Changes in acting officials in this administration have generated particular concern. In late June, when President Trump pondered whether to strike Iran for downing a drone, both the outgoing acting secretary of defense (Shanahan) and the incoming acting secretary (Esper) attended a critical White House meeting. In recent months, the leadership ranks throughout the Department of Homeland Security have been shuffled, and shuffled again. In these two primary national security departments, as of July 19, there is currently no confirmed secretary of defense, deputy secretary of defense, secretary of homeland security, deputy secretary of homeland security, and administrator of the Federal Emergency Management Agency, among other important positions. Former secretary of defense, William Cohen, recently called the “leadership vacuum” at the Defense Department “needlessly disruptive.”
Notwithstanding these critiques, the traditional appointments process takes time, increasingly so in recent administrations. As I have demonstrated, over 20% of agency nominations between the start of President Reagan’s administration and the end of President Obama’s administration failed to get confirmed, with most of those returned by the Senate (nearly one-third of Obama’s nominations were returned or withdrawn). For those nominations that the Senate did confirm (sometimes on the second or third nomination), the confirmation process took two months under President Regan but increased to four months under President Obama. Federal agencies have to operate in the meantime. As Nina Mendelson has shown, while interim officials may not push out as many agency actions as confirmed leaders, acting officials make critical policy decisions, including, for example, at the EPA “reinterpret[ing] … the key Clean Water Act jurisdictional term ‘waters of the United States,’ in response to recent Supreme Court decisions.”
Acting leaders may bring expertise at the cost of political accountability. One criticism of acting officials is that they are unqualified for their posts because they were not properly vetted by the Senate. Yet, acting officials often possess the stability, knowledge, and management necessary for their posts. For instance, for ambassadorial posts, the State Department’s foreign service officers almost certainly know more than political appointees selected as a result of their campaign contributions. For many positions, such as the general counsel of the EPA, first assistants—the default for acting service under the Vacancies Act—are drawn from the senior career ranks.
But even acting leaders plucked from the political corps may lead effectively. Until this last transition, a handful of deputy secretaries stayed into new administrations of a different party until the Senate confirmed the new president’s picks. In addition, under divided government, recent administrations have relied on skilled political acting officials to take charge of important functions, old and new.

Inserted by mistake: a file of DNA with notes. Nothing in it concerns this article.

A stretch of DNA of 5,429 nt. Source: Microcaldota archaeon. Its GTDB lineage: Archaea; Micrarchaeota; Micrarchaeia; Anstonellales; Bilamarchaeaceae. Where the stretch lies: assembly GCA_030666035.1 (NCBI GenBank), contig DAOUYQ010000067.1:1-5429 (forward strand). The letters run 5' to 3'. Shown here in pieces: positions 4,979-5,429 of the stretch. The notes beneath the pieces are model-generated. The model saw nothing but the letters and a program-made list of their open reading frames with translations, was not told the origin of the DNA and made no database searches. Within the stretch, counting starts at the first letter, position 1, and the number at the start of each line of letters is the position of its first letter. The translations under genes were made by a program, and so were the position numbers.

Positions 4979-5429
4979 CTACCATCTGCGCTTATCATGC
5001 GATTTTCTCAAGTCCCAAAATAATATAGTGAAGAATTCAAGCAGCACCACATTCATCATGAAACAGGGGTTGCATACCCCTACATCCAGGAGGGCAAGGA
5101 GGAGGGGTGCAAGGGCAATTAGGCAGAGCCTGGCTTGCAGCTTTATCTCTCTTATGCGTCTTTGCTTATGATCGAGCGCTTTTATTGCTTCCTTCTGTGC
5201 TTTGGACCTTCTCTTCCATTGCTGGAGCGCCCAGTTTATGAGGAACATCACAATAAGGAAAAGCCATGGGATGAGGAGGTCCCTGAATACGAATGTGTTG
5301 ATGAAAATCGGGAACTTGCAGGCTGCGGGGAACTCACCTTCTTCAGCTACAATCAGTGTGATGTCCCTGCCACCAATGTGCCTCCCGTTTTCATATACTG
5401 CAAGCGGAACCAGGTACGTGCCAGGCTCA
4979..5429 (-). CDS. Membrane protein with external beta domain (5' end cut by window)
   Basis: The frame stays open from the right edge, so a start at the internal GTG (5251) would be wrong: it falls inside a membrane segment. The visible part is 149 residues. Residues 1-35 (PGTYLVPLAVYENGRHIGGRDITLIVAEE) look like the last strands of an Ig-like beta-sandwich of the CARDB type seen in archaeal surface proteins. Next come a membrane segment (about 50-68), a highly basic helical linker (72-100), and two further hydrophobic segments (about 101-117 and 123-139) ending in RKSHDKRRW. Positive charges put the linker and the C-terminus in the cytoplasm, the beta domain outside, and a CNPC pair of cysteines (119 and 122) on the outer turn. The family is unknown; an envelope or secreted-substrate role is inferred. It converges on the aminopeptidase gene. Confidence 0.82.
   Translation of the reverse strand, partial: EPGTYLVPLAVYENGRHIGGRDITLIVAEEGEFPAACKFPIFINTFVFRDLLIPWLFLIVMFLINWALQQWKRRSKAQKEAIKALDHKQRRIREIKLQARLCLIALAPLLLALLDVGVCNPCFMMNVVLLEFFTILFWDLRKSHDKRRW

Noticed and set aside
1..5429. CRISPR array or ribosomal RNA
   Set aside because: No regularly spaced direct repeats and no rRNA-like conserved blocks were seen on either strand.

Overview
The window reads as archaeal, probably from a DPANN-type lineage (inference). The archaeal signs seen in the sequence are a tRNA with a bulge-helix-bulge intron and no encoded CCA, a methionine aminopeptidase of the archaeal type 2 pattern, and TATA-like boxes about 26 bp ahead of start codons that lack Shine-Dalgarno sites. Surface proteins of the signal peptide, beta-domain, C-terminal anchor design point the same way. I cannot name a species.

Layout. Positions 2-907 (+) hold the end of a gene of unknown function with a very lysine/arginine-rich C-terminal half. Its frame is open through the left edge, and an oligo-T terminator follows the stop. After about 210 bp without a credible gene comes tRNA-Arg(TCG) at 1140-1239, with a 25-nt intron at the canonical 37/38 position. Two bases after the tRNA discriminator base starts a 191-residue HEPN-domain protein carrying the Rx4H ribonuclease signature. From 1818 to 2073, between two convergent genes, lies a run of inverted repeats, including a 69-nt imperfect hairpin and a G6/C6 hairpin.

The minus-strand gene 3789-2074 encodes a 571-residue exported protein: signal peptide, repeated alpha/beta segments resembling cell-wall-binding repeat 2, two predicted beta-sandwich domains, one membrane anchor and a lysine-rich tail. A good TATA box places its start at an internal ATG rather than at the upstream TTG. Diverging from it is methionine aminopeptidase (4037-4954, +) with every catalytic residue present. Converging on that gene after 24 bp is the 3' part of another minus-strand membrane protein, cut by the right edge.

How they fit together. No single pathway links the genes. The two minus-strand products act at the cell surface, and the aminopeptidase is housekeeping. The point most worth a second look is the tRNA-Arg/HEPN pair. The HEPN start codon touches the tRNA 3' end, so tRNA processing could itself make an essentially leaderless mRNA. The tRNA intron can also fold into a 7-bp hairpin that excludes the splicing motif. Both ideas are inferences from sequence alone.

The conventional dislike of acting officials at all levels of government sits in some tension with repeated calls for cuts in agency positions requiring Senate confirmation. Commentators and scholars, myself included, who have made these calls want Congress to use its authority under the Appointments Clause to allow the president or the head of the agency to choose lower-level officials instead. Congress, however, resists relinquishing its confirmation power—though it did agree to its elimination for about 160 positions in 2012 under the Presidential Appointment Efficiency and Streamlining Act. In some sense, the frequent use of acting officials—at least in lower-level positions—accomplishes functionally what Congress refuses to do formally. But commentators don’t typically think about acting officials in this light.
POTENTIAL LEGISLATIVE REFORMS
If we want the federal government to function (since confirmation delays do not appear to be going away anytime soon), acting officials are necessary to fill the gaps of Senate-confirmed leadership. Federal legislation addressing vacancies in Senate-confirmed agency positions dates back to 1792. The terms have shifted over the centuries, with the 1998 Vacancies Act establishing the latest procedures for filling vacancies in these positions. In light of policy and legal concerns, some changes to the Act are warranted to foster more accountability and transparency and to ease some leadership disruptions. I flag four changes here.
First, Congress should resolve some of the arguable ambiguities of the Vacancies Act—specifically, whether it applies to firings (the statute neither bars nor allows firings explicitly), when it can displace agency-specific successions statutes (for instance, at the CFPB and DOJ), and whether first assistants can be named after the vacancy occurs (as was done at U.S. Citizenship and Immigration Services). Litigation has been brought recently over the first two issues (and presumably will soon be brought on the last), but litigation often is not the ideal mechanism to resolve such uncertainty.